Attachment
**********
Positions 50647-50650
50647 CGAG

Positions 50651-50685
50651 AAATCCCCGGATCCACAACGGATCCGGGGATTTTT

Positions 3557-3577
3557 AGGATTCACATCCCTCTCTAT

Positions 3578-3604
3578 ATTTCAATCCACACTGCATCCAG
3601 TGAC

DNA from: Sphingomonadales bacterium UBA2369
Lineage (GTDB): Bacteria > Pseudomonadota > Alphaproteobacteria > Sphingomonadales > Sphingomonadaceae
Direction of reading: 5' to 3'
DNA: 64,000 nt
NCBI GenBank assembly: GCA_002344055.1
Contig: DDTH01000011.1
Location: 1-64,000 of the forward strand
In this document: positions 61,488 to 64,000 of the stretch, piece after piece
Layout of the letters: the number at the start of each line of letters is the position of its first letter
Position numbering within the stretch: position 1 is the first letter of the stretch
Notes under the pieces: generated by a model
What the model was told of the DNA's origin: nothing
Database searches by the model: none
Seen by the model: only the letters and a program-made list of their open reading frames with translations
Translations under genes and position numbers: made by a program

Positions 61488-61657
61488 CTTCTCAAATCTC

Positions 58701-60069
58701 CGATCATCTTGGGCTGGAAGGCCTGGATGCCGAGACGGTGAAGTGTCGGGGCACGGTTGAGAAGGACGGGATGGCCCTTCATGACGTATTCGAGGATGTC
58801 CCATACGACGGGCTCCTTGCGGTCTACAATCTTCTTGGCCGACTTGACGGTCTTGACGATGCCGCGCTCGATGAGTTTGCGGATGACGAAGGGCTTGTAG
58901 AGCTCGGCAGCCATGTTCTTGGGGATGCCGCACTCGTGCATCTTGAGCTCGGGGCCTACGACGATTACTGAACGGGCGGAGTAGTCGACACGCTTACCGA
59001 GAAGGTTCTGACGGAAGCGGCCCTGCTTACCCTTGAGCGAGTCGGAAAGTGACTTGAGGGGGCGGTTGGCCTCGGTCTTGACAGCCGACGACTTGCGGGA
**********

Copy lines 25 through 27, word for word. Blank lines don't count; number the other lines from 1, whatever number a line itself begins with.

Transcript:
Positions 61488-61657
61488 CTTCTCAAATCTC

Positions 58701-60069